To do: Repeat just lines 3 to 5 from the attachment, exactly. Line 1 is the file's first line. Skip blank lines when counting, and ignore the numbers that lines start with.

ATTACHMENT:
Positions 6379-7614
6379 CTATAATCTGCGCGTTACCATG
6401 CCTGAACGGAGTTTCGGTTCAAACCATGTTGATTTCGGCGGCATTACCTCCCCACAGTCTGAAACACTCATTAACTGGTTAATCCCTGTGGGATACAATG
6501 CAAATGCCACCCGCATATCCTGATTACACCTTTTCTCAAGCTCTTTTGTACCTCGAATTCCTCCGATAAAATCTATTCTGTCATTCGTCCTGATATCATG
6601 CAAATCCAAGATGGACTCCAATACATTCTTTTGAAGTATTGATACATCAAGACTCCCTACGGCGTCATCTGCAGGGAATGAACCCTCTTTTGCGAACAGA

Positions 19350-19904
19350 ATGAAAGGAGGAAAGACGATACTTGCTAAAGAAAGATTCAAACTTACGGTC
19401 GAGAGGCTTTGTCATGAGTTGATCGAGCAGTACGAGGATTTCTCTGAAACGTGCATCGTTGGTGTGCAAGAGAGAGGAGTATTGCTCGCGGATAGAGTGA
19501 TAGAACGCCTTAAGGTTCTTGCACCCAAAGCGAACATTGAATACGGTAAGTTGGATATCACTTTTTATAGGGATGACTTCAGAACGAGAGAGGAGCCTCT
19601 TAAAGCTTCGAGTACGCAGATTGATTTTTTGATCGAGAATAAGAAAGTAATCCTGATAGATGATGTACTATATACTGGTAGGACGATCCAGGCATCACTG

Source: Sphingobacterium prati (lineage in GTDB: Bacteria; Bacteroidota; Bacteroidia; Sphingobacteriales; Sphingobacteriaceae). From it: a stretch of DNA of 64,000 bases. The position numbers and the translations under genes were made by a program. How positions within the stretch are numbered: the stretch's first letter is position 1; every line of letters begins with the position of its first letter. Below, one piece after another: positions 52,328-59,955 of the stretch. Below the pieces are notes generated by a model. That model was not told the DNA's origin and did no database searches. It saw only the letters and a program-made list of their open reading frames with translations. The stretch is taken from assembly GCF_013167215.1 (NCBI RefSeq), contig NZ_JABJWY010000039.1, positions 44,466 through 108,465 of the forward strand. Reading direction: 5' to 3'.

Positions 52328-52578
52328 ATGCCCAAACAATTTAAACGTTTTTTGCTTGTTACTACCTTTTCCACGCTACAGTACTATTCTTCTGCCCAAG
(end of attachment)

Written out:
6401 CCTGAACGGAGTTTCGGTTCAAACCATGTTGATTTCGGCGGCATTACCTCCCCACAGTCTGAAACACTCATTAACTGGTTAATCCCTGTGGGATACAATG
6501 CAAATGCCACCCGCATATCCTGATTACACCTTTTCTCAAGCTCTTTTGTACCTCGAATTCCTCCGATAAAATCTATTCTGTCATTCGTCCTGATATCATG
6601 CAAATCCAAGATGGACTCCAATACATTCTTTTGAAGTATTGATACATCAAGACTCCCTACGGCGTCATCTGCAGGGAATGAACCCTCTTTTGCGAACAGA